The suspension-side member 6 is doughnut-shaped and thus advantageous in being reduced in thickness and being coupled to a spring. An outer diameter of the suspension-side member 6 is slightly smaller than an inner diameter of the outer tube portion 14 of the body-side member 4, and an inner diameter of the suspension-side member 6 is slightly larger than an outer diameter of the inner tube portion 16. The suspension-side member 6 is slidably fitted in a region between the outer tube portion 14 and the inner tube portion 16. Airtightness maintaining ring-shaped packing materials (O-rings), which are provided respectively on an outer peripheral face and an inner peripheral face of the suspension-side member 6 and serve to maintain airtightness in a sealed space 28 formed between the suspension-side member 6 and the body-side member 4, are denoted by 26, 26′. Waste entry preventing ring-shaped packing materials (O-rings), which are provided slightly lower than the airtightness maintaining ring-shaped packing materials 26, 26′ on the outer and inner peripheral faces of the suspension-side member 6 and serve to prevent waste from entering the sealed space 28 from the outside, are denoted by 30, 30′.

A suspension mounting tube provided cylindrically on a lower face of the suspension-side member 6 is denoted by 32. The suspension mounting tube 32 has a diameter that is larger than the outer diameter of the inner tube portion 16 of the suspension-side member 6 by an appropriate value. A suspension mounting thread 34 is formed on an inner peripheral face of the suspension mounting tube 32.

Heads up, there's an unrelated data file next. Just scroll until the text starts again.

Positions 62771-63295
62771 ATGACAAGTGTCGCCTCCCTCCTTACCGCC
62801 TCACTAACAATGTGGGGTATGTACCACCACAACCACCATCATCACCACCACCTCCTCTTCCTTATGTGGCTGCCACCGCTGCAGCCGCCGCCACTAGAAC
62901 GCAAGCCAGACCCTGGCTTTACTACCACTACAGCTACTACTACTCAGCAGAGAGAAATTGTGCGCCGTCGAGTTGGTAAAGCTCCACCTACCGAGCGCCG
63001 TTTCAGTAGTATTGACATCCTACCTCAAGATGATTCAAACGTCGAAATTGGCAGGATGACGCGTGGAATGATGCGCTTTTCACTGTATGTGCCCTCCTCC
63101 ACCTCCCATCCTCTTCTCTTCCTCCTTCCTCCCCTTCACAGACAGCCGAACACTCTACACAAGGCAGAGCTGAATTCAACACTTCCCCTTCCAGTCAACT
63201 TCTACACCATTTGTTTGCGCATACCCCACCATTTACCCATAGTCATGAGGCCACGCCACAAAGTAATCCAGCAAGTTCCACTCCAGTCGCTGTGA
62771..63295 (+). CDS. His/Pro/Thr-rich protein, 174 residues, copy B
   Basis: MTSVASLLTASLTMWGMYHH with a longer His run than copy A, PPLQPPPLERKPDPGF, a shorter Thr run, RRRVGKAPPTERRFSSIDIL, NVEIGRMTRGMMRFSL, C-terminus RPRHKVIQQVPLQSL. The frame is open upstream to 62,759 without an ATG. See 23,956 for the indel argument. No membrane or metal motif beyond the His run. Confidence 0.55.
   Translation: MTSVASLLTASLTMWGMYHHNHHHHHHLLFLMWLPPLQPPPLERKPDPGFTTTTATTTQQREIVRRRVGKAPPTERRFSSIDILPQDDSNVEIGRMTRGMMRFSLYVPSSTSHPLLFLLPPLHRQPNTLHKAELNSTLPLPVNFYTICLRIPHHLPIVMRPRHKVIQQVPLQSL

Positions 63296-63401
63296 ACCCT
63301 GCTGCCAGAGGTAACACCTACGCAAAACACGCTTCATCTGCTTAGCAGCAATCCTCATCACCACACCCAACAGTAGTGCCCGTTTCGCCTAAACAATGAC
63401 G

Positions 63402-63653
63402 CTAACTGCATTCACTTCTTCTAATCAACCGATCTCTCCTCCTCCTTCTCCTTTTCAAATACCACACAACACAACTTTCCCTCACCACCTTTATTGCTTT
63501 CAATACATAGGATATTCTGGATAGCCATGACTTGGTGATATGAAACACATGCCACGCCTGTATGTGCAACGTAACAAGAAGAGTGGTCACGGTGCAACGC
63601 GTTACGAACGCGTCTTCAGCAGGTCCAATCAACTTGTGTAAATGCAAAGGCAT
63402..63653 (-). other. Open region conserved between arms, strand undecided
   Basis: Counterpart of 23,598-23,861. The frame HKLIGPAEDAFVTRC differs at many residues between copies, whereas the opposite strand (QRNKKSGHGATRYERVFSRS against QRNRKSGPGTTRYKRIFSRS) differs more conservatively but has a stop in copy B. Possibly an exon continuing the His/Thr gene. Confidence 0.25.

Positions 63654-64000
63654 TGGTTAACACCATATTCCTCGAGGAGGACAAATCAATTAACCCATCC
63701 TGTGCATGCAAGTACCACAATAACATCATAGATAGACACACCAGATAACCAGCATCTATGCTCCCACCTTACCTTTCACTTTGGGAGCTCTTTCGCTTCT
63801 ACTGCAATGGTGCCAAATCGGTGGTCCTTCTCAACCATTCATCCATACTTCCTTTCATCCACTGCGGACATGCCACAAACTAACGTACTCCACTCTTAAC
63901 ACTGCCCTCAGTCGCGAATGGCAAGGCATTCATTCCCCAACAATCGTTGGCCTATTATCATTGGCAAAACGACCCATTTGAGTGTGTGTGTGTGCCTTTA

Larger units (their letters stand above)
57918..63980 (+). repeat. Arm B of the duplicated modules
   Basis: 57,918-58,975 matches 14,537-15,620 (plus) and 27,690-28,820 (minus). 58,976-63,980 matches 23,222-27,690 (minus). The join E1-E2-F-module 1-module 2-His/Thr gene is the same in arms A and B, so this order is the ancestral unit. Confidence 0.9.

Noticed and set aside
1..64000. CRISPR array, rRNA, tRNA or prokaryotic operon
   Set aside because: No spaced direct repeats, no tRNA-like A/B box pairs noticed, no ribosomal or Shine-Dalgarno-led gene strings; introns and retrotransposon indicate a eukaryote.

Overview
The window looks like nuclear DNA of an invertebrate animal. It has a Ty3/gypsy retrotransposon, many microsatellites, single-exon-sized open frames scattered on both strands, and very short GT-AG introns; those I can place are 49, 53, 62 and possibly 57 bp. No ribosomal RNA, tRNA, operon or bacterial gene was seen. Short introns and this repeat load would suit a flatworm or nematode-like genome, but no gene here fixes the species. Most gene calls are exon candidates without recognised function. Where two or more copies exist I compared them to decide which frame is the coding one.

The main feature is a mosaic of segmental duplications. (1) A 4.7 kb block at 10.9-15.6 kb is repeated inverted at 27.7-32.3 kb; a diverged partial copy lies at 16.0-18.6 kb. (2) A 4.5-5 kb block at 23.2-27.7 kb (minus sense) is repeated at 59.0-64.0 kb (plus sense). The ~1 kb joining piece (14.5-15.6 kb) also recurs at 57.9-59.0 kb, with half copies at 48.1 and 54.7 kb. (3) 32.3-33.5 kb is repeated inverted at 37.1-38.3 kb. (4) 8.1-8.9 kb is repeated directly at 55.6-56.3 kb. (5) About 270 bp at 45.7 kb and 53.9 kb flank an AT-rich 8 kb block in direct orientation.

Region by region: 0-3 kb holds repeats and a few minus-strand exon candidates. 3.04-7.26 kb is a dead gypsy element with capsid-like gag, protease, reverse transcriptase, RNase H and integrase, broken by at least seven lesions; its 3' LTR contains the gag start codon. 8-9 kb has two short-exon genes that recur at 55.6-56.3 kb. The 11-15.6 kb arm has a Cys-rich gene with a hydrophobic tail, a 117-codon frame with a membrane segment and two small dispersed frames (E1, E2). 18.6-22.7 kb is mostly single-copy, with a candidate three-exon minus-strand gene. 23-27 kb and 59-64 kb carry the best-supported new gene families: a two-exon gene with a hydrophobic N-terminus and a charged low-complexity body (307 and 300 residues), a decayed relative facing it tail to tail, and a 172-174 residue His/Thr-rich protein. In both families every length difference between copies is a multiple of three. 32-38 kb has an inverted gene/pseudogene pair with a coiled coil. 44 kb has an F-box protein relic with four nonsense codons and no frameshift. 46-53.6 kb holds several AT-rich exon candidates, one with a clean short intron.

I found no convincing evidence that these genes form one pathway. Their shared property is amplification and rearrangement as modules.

A stopper for the suspension-side member 6 is denoted by 36. This stopper, which is intended to ensure sliding movements of the suspension-side member 6 between the outer tube portion 14 and the inner tube portion 16 of the body-side member 4, is fixed on the inner tube portion 16 at a position barely inside the space 28 and defines a moving stroke of the suspension-side member 6 as a predetermined distance. Thus, the suspension-side member 6 is movable between a position where its upper face is in contact with the disc portion 12 of the body-side member 4 and a position where its lower face is engaged with the stopper 36. This moving stroke is set in advance to, for example, 10 cm. This moving stroke directly represents a range allowing to change the height of a vehicle (vehicle height changing range).

A tubular mounting portion forming an upper end portion of a suspension (not shown) is denoted by 38. Amounted screw 40, which is screwed into the suspension mounting thread groove 34 in the inner peripheral face of the suspension mounting tube 32, is formed on an upper outer peripheral face of the mounting portion 38. By screwing the screw 40 into the thread 34, the suspension (not shown) is fixed to the suspension-side member 6 of the upper mount 2. It is not absolutely necessary to fix the suspension to the suspension-side member 6 of the upper mount 2 in this manner. Any means is employable as long as it is high in strength and slack-free.

Since the suspension fixed to the suspension-side member 6 of the upper mount 2 may be of any type, no concrete example thereof is mentioned above. For example, the suspension of the type shown in FIG. 3 may be used. Needless to say, however, the upper mount 2 shown in FIG. 1 is used instead of an upper mount a.